Brain water content

The right hemisphere (infarct side) mean brain water contents were 0.77±0.01, 0.86±0.02, and 0.78±0.01, in the control, MCAO, and HBO-PC groups, respectively (Fig. 3). The water content of the MCAO group was significantly higher than the control (P<0.01) and HBO-PC groups (P<0.01). No difference in brain water content was found between the control and HBO-PC groups (P>0.05).



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Fig. 3. Effect of HBO-PC on brain water content. HBO-PC reduced significantly brain water content in the right hemisphere (** P<0.01 vs. MCAO group). Control n=4, MCAO n=9, HBO-PC n=10.


TUNEL staining

There were more apoptotic neurons in the core (Fig.4aB, C) of HBO-PC rats than MCAO rats (80.43±15.47 vs. 59.23±14.35, P>0.05). HBO-PC reduced the number of TUNEL positive cells in the penumbra (84.57±18.75 vs. 145.82±17.02, P<0.01, Fig. 4aD, E) and CA1 sector (67.58±18.30 vs. 163.68±20.35, P<0.01, Fig. 4bB, C) when compared with MCAO group.



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Fig. 4. (a) TUNEL staining of the core (B, C) and penumbra (D, E) of the cortex. (b) TUNEL staining of CA1 sector (A–C). Only the densely stained cells were counted as TUNEL positive cells. There were no TUNEL positive cells in the cortex and CA1 sector in control animals (a A, b A). TUNEL positive cells were observed in the ipsilateral cortex and hippocampus after MCAO. The chromatin congregated on the cell border and some cells formed apoptotic bodies which have different shapes and concentrated cytoplasm with characteristic triangles. The penumbra (## P<0.01 vs. MCAO group) and CA1 sector (** P<0.01 vs. MCAO group) of the HBO-PC group had fewer apoptotic cells; however, the core had more than the MCAO group (* P>0.05). n=4 In the control group, n=8 in the MCAO group, n=10 in the HBO-PC group.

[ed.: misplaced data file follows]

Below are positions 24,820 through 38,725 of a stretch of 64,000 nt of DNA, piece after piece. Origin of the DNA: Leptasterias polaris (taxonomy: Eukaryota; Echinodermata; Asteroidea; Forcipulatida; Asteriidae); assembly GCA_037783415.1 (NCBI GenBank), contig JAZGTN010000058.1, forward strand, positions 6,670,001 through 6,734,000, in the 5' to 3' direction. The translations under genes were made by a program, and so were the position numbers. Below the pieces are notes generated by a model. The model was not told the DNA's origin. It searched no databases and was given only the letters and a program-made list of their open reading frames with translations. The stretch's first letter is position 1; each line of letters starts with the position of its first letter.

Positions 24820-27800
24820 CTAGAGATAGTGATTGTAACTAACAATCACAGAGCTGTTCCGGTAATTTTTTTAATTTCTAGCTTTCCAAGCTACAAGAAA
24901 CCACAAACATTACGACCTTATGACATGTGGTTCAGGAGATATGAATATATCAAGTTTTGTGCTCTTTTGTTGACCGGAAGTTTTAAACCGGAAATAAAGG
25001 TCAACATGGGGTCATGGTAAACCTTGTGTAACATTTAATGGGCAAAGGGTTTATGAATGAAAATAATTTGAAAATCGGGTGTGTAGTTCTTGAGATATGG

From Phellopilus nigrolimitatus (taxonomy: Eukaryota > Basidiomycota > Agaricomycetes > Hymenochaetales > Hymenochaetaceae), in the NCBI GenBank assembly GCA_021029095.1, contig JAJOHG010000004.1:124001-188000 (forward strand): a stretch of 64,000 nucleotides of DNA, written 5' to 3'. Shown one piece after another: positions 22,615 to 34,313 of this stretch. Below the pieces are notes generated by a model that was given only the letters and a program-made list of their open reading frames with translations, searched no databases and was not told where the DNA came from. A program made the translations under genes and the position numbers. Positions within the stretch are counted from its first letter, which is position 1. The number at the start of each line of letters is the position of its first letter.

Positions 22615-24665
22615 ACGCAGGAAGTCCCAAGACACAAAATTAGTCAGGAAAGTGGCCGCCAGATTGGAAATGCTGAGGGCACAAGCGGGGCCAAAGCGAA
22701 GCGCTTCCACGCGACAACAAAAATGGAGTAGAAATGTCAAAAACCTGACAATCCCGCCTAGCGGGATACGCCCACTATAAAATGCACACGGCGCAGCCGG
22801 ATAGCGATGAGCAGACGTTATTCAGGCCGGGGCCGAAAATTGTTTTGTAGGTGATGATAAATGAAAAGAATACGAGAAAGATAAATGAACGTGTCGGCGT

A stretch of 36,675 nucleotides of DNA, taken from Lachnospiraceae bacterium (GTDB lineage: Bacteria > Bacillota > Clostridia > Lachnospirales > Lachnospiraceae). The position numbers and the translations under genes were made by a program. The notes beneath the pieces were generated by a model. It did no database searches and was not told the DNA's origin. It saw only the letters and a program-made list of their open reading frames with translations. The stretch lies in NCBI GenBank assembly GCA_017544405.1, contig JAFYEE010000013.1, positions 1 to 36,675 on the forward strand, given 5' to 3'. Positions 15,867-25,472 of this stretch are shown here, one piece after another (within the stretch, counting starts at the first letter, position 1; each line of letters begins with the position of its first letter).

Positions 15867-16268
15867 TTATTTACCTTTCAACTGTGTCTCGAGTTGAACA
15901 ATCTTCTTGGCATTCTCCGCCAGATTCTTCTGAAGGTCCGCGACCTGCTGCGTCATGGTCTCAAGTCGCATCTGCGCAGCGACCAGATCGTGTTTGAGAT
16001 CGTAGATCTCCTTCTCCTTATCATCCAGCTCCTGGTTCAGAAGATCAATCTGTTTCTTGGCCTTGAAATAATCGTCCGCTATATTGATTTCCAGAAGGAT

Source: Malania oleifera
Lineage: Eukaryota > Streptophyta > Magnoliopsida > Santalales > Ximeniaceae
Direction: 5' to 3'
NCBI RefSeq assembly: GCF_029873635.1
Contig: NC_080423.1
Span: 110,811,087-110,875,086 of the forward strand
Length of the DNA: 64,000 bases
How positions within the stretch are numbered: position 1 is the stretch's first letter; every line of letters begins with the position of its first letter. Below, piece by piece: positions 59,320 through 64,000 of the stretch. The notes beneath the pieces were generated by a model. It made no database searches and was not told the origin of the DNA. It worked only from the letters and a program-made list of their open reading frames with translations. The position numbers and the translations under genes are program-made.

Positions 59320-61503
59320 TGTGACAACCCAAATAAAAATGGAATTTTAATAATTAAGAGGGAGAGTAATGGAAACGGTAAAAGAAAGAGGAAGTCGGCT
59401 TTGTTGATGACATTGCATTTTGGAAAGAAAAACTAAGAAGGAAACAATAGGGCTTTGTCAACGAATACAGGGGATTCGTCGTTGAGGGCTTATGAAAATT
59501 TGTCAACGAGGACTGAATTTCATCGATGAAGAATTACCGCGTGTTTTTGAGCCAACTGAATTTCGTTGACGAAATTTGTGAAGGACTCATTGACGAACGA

Activities of caspase-3 and −9

At 24 h after MCAO the relative activities of caspase-3 and −9 in the ischemic core were similar for MCAO and HBO-PC, respectively (Fig. 5A, C, P>0.05). HBO-PC reduced caspase-3 and −9 activities in the penumbra (Fig. 5A, C, P<0.05) and in the hippocampus (Fig. 5B, D, P<0.05).



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Fig. 5. The enzymatic activity of caspase-9 (A, B) and caspase-3 (C, D). The enzymatic activity of caspase-3 or caspase-9 was reduced in the ischemic core (* P>0.05, HBO-PC group vs. MCAO group; ** P<0.01 HBO-PC group vs. control group, MCAO group vs. control group) than in the penumbra (# P<0.05 HBO-PC group vs. MCAO group; ## P<0.01 HBO-PC group vs. control group, MCAO group vs. control group). The caspase activity is more pronounced in the hippocampus in MCAO group than the HBO-PC group (* P<0.05, ** P<0.01). n=4 In the control group, n=7 in the MCAO group, n=9 in the HBO-PC group.


Western blot of cytochrome c, Bcl-2 and Bax

Western blot analysis of brain samples at 24 h after MCAO showed similar levels of cytoplasmic cytochrome c in the ischemic core (Fig. 6A) in MCAO and HBO-PC groups (P>0.05). HBO-PC reduced cytochrome c in the penumbra and in the hippocampus (Fig. 6A) (P<0.05). HBO-PC enhanced Bcl-2 levels in the ischemic core, penumbra and hippocampus (Fig. 6B). The level of Bax remains constant in all groups after MCAO (Fig. 6C).



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Fig. 6. Western blot analysis of cytochrome c (A), Bcl-2 (B) and Bax (C) protein. (A) Pretreatment with HBO decreased the expression of cytoplasmic Cytochrome c in the penumbra (** P<0.01 vs. MCAO group; ## P<0.01 vs. control group) and hippocampus (# P<0.05 vs. MCAO group), but not the ischemic core (* P>0.05 vs. MCAO group). (B) Bcl-2 increased in the ischemic penumbra and hippocampus in the HBO-PC group (# P<0.05, vs. MCAO group; ## P<0.01 vs. control group). but not the ischemic core (* P>0.05 vs. MCAO group). (C) Bax expression was enhanced after MCAO compared with control rats but no difference was found between MCAO and HBO-PC groups (* P>0.05, # P>0.05 vs. MCAO group). n=4 In the control group, n=9 in the MCAO group, n=9 in the HBO-PC group.